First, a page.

DBHS Student Publication.

The Bull's Eye

Stirring up new skills

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DBHS senior Jeffrey Liao and junior Logan Knight enjoy cooking and have even won a competition hosted in the Inland Empire area.

DBHS senior Jeffrey Liao and junior Logan Knight enjoy cooking and have even won a competition hosted in the Inland Empire area.

Eric Hong

Eric Hong

DBHS senior Jeffrey Liao and junior Logan Knight enjoy cooking and have even won a competition hosted in the Inland Empire area.

Catherine Zhang, Feature Editor

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Filleting a steak, baking Crème brûlée, stir frying Chinese-inspired noodles with the addition of fragrant spices, colorful herbs and crunchy vegetables:  Diamond Bar High School senior Jeffrey Liao; juniors Logan Knight and Megan Wu have developed such skills after years of cooking and baking.

Both Liao and Knight developed their passion for cooking as children. Due to his mother’s insistence, Liao  started off cooking simple Asian dishes, such as noodles, fried rice and dumplings. After his initial reluctance, Liao soon enjoyed creating dishes in the kitchen.

“I thought it was annoying and I liked ordering food, but cooking taught me independence. I didn’t have to rely on my parents to cook for me anymore,” Liao said.

Unlike Liao, Knight was fascinated with cooking television shows, such as “Masterchef” and “Iron Chef,” which prompted him to start cooking. Starting off with simpler dishes like pancakes and salads, Knight  gradually began preparing  more complex items, such as pasta and various desserts. However, Knight wasn’t the typical beginner, as he strayed from set instructions, focusing  on creating his own recipes.

“Every chef can make the same dish, but all the dishes can end up tasting completely different due to the way the chef cooks it. There’s a lot of individuality in cooking,” Knight said.

However, Wu, who categorizes herself more of a baker than a chef, began baking on a whim after her household ran out of bread. At the age of twelve years old, Wu realized her passion for baking after preparing home-made bread from scratch with the help of an online recipe.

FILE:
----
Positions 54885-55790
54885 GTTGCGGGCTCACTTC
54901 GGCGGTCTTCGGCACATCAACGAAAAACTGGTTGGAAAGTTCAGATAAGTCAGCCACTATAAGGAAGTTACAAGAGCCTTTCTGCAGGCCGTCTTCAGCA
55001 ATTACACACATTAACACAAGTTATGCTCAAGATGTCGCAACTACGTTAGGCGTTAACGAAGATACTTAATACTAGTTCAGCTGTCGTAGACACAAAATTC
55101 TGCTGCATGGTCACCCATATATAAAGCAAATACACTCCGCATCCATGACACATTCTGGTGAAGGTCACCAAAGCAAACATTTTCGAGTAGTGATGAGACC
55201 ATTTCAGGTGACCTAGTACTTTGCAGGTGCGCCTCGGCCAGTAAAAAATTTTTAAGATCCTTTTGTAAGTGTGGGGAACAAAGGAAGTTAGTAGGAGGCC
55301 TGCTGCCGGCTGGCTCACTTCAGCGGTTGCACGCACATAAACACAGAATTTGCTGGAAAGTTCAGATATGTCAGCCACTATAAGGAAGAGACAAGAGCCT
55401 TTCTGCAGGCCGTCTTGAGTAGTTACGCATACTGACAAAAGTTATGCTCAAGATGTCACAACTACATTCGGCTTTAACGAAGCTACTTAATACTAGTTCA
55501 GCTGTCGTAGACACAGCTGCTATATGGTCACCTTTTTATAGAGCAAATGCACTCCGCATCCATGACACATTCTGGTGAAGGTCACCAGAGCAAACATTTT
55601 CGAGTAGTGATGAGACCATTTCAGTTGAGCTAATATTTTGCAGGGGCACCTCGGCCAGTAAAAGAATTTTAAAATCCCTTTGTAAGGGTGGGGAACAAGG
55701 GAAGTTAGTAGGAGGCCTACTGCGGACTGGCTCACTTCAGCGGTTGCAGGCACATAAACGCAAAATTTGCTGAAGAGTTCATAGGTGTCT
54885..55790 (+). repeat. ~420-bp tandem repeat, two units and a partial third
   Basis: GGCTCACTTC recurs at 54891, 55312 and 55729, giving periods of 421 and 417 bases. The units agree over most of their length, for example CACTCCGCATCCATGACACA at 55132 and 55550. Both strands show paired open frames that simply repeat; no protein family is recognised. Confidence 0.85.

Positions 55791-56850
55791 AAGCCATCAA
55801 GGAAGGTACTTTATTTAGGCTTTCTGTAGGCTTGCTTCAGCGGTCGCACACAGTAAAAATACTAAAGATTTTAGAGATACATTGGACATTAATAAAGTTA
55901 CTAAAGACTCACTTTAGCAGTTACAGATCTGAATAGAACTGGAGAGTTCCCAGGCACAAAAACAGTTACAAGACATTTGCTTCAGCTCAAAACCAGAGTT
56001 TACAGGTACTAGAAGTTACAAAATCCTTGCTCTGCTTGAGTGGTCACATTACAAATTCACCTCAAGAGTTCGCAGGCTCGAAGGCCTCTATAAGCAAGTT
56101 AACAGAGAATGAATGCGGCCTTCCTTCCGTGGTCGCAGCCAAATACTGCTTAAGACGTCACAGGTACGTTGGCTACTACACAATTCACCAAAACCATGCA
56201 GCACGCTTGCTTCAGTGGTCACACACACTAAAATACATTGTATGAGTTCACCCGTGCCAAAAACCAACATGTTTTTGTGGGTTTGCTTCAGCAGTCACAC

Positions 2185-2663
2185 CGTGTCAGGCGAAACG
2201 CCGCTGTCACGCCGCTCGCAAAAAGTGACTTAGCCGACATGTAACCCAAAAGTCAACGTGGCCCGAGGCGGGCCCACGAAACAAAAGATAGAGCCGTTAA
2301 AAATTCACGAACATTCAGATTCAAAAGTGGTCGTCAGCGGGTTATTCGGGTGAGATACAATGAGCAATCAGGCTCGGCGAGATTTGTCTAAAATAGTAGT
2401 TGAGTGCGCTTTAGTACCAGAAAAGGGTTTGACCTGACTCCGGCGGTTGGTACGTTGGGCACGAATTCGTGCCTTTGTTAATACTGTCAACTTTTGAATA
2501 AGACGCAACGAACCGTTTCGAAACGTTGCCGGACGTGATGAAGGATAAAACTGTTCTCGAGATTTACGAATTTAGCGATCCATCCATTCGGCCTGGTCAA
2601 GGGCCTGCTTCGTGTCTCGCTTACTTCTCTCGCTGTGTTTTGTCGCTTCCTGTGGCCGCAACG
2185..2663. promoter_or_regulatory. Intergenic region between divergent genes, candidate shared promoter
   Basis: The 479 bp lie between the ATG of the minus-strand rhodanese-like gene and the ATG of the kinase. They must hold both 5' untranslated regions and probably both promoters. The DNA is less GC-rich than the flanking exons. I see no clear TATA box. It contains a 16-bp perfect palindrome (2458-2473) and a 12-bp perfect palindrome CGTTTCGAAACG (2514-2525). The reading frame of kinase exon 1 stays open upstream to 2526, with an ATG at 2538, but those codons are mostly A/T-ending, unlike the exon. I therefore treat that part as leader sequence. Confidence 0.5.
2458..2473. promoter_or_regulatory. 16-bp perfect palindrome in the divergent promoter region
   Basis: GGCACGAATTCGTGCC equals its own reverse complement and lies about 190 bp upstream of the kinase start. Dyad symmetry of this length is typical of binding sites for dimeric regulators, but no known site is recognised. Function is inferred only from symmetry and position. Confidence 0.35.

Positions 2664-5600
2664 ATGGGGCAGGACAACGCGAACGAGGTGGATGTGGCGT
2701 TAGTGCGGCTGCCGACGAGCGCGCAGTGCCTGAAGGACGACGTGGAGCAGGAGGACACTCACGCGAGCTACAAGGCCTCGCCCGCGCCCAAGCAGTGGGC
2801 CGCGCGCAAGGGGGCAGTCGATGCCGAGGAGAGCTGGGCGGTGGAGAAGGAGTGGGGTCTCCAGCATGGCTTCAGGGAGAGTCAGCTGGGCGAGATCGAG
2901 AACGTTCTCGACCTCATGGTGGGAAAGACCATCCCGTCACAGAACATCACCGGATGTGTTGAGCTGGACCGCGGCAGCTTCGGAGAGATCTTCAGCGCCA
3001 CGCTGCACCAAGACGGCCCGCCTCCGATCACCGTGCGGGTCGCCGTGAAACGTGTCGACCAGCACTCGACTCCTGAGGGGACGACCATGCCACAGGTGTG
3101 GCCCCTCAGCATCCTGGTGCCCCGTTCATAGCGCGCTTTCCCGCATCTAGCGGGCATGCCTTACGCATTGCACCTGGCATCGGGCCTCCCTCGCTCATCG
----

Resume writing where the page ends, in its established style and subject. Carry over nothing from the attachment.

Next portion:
Although the bread was undercooked and dense, the junior considers the baking experience vital, as she realized the various benefits of baking.

“It’s relaxing for me. I like making food for other people, and it makes me happy to give it to them,” Wu said.

Last year, both Liao and Knight entered a local teenage cooking contest in the Inland Empire area to hone their cooking abilities. In the “Iron Chef” style competition, five contestants were randomly grouped into one team, and each team represented an assigned cuisine theme. Liao and Knight were allotted to the same group, and the team was given the American cuisine theme. During the competition, the contestants prepared their meal live in front of the judges, and some had to wear microphones to explain their cooking process.

Two weeks prior to the contest, all of the competing six teams met up and practiced preparing their dishes. Liao and Knight’s group decided to serve a salad as the appetizer, steak with lamb sauce as the main entree and molten lava cake as the dessert.

Attributing their win to frequent practice sessions, Liao and Knight won movie tickets and a framed certificate. Through this competition, Liao gained new insight in preparing dishes pertaining to another cuisine.

“Before this competition, I mainly only knew how to cook Asian cuisine. Our theme was American cuisine, so I expanded my culture through this,” Liao said.

Junior Megan Wu has enjoyed baking desserts and even sells them to clients.

Both Liao and Knight aspire to enter more cooking competitions, although neither plans to pursue cooking professionally.

After multiple years of baking experience, Wu can successfully create macarons, cupcakes, cakes, crème brûlée and muffins. Once or twice every two weeks, she sells baked goods, including macarons, cupcakes and cakes, to clients, who request the flavors, colors, amounts and designs of the desserts.

Due to her passion for baking, she considered branching into the field professionally by opening a bakery; however, she realized the difficulties of pursuing baking as career, thus deciding to pursue the goal after settling down.

“I talked about it with my mom. I realized there might be unstability, so I’m putting it off until the future when I’m middle aged and create the bakery on the side,” Wu said.

Like other hobbies, cooking and baking require constant practice, and Liao advises beginners to continue cooking, despite any initial mistakes they may have made.

“If you don’t do well the first time, don’t give up because no one’s going to have good cooking the first time they cook,” Liao said.

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Stirring up new skills